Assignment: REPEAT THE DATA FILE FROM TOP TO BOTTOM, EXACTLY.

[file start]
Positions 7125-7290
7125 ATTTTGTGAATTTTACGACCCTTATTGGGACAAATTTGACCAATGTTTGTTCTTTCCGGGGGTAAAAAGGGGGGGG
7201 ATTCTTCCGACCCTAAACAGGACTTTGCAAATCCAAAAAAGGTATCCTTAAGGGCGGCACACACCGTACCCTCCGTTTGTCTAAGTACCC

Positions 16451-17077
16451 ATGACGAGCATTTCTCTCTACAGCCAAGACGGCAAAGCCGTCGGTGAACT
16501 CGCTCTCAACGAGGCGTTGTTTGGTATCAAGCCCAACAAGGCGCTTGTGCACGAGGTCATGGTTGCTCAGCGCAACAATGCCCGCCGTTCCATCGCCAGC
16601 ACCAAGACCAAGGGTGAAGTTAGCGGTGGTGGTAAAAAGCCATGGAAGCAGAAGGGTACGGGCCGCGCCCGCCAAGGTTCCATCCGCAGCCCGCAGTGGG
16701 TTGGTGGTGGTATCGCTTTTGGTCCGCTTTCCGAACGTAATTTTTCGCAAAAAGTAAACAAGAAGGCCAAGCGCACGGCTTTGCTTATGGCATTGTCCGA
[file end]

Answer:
Positions 7125-7290
7125 ATTTTGTGAATTTTACGACCCTTATTGGGACAAATTTGACCAATGTTTGTTCTTTCCGGGGGTAAAAAGGGGGGGG
7201 ATTCTTCCGACCCTAAACAGGACTTTGCAAATCCAAAAAAGGTATCCTTAAGGGCGGCACACACCGTACCCTCCGTTTGTCTAAGTACCC

Positions 16451-17077
16451 ATGACGAGCATTTCTCTCTACAGCCAAGACGGCAAAGCCGTCGGTGAACT
16501 CGCTCTCAACGAGGCGTTGTTTGGTATCAAGCCCAACAAGGCGCTTGTGCACGAGGTCATGGTTGCTCAGCGCAACAATGCCCGCCGTTCCATCGCCAGC
16601 ACCAAGACCAAGGGTGAAGTTAGCGGTGGTGGTAAAAAGCCATGGAAGCAGAAGGGTACGGGCCGCGCCCGCCAAGGTTCCATCCGCAGCCCGCAGTGGG
16701 TTGGTGGTGGTATCGCTTTTGGTCCGCTTTCCGAACGTAATTTTTCGCAAAAAGTAAACAAGAAGGCCAAGCGCACGGCTTTGCTTATGGCATTGTCCGA